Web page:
I went to a department store at first because for one reason or another, probably denial, I thought I had lost a lot of my baby weight. But after forty seconds in the dressing room at Dillard’s, it became abundantly clear that my beluga-sized hips needed a specialty store.

I went to Torrid, which is a store that caters to the not-slim young woman. I haven’t shopped there in years, because I didn’t need to, and because I wore neon the first time it was cool and I don’t see a need to repeat the trend. Neon aside, they do carry jeans in my size so I thought I’d give it a go.

The saleswoman that greeted me looked terribly out of place, because she was … oh, what’s the word … ah, yes. Skinny. I can’t imagine why a skinny woman would want to work in a fat girl’s store. I can only assume she feels some sense of moral superiority to all the pathetic fatties who can’t shop at Abercrombie like she can. Maybe it was my imagination, because of her size, but she seemed kind of condescending, which irked me. I was tempted to asked why she worked there. Torrid starts at a size 12, but if this woman was a size 12 I’ll eat my Spanx.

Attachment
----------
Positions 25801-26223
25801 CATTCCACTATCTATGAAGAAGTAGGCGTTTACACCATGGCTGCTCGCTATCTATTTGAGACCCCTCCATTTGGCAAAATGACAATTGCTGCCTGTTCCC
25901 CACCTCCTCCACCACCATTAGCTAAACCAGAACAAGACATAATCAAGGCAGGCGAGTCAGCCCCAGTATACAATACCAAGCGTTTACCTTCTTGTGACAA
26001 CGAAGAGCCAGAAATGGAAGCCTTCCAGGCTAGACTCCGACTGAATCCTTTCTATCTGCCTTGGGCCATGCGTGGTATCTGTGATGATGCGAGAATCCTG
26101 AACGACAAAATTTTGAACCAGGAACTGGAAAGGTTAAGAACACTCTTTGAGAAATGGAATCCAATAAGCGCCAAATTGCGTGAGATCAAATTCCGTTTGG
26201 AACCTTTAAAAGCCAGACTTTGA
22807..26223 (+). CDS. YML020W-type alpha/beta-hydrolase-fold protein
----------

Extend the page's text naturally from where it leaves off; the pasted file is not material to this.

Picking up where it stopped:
Skinny Suzy asked if I was looking for anything in particular, which struck me as an odd question because I was standing in front of a wall of jeans. I don’t like having salespeople shadow me while I shop, so I told her I was just looking. She said okay, and left me alone.

I found a few pairs of pants to try on and Skinny Suzy started a dressing room for me … and promptly disappeared. I tried on the pants, and I have to say it’s been a long time since I’ve been quite so offended by the sight of my own body. I dumped the pants on the appropriate rack and went in search of more. Lather, rinse, repeat – try on, make face, dump trousers. On my third trip to the dressing room, Skinny Suzy reappeared.